A look into why sensor sizes are important, and how they can improve the quality of your images.

If you’ve been wondering why some camera models are so much more expensive than others, when even mobile phones are offering 20 and 30 MP cameras, the answer lies in the sizes of their sensors. But before we look into that, let’s take a look back to the film sizes of yesteryear.

The 35mm film as we all know was pretty much a standard film size before digital took over. Apart from this, the 110 was an even smaller size, while the 120mm was a medium format film that was many times larger than the 35mm. And then the view cameras used a 4 x 5 inch sheet film (and they still do). Some view cameras even use 8 x 10 inch film!

The most obvious advantage of a larger film size was the fact that it needed less enlargement compared to a smaller film size, clearly making sharper and better quality prints when compared to a smaller film. However, when enlargement wasn’t a factor, the difference in quality was less apparent.

Advertising photographers who used to shoot film for giant ad hoardings would prefer the 120 or 4 x 5 size over the 35mm…for this reason. Apart from this, there is also an apparent difference in the depth of field that a lens produces. On a larger film, there is also a larger area that is out of focus, making it appear as if the depth of field is a little shallower compared to a smaller film that renders the same angle of view.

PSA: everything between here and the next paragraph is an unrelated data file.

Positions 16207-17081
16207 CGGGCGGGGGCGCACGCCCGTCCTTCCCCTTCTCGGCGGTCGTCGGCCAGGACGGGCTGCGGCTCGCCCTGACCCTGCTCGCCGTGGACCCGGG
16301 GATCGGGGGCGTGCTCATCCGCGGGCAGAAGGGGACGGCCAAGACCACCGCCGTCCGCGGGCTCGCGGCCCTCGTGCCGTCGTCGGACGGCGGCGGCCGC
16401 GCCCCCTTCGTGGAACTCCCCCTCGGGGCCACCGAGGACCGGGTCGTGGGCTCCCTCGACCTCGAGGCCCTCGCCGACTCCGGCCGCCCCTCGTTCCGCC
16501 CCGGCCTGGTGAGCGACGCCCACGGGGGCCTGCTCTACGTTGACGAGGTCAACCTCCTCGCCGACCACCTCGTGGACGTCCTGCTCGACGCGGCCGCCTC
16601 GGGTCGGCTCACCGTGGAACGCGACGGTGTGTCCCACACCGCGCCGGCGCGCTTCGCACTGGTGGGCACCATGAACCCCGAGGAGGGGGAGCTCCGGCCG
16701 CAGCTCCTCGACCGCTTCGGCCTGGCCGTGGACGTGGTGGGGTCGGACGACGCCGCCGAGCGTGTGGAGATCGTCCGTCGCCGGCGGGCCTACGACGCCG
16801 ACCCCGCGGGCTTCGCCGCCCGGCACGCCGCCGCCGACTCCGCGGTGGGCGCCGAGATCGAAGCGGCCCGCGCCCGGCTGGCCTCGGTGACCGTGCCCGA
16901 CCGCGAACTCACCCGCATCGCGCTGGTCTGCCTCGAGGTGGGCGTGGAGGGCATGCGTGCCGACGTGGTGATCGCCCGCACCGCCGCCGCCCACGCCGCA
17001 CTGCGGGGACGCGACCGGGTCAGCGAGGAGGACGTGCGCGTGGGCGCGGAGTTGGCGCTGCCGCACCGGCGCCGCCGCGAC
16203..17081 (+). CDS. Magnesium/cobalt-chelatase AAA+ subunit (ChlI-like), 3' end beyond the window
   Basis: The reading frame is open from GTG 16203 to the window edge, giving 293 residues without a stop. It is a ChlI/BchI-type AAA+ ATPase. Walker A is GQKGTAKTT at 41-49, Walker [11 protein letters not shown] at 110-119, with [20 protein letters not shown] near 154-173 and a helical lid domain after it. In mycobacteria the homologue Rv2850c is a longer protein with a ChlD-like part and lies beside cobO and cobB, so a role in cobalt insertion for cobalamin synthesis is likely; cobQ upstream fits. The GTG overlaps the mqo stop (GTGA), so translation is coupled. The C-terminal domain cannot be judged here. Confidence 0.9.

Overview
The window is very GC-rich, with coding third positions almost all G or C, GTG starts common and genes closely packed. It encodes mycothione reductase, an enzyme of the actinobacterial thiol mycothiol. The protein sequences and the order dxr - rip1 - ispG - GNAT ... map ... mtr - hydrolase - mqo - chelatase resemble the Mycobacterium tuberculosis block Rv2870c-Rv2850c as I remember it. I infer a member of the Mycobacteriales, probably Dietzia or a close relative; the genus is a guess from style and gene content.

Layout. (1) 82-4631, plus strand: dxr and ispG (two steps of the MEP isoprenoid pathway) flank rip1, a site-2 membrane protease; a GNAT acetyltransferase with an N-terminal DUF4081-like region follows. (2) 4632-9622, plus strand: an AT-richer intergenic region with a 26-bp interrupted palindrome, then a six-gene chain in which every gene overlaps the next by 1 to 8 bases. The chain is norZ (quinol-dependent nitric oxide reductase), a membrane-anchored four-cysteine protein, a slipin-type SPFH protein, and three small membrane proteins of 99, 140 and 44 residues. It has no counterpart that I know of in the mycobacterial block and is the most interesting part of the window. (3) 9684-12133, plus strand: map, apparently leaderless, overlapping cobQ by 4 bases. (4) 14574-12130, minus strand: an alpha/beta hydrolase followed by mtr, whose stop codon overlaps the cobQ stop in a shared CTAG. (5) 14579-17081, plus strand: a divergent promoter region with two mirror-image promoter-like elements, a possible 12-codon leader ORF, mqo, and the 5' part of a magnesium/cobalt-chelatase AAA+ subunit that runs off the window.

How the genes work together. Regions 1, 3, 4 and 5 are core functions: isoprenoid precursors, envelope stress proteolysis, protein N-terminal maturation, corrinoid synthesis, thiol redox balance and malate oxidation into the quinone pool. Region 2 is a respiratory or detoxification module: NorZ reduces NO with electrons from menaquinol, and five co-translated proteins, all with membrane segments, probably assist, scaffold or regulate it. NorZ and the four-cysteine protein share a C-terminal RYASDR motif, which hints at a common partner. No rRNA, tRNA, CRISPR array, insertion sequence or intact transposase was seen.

Without getting into more technicalities, it simply means that the larger film size produced an image that clearly showed more of an apparent difference between the sharp and ‘unsharp’ areas, and this is usually preferable to having more of an area ‘in focus’. It is the same with a digital camera with a larger sensor.

With digital, camera makers are today able to pack more and more pixels into a small sensor area, which allows for much larger prints to be made when compared to the digital cameras of even a few years ago. This allows for a small sensor to make large prints, something that a small film size was not so good at!

However, the optical difference between a larger sensor and a smaller sensor is still comparable to let’s say a 120 film producing higher quality output than a 35mm. Today’s professional ‘standard’ sensor is the ‘full frame’ sensor and it is the same size as a frame of 35mm film. Entry level cameras use a ‘crop sensor’ which is cheaper to produce, but can still have enough mega pixels to produce very large prints. The ultra professional cameras such as the Hasselblad or Phase One have a ‘645’ sensor, which is the same size of a 645 film (which is about half the size of a 120mm frame).


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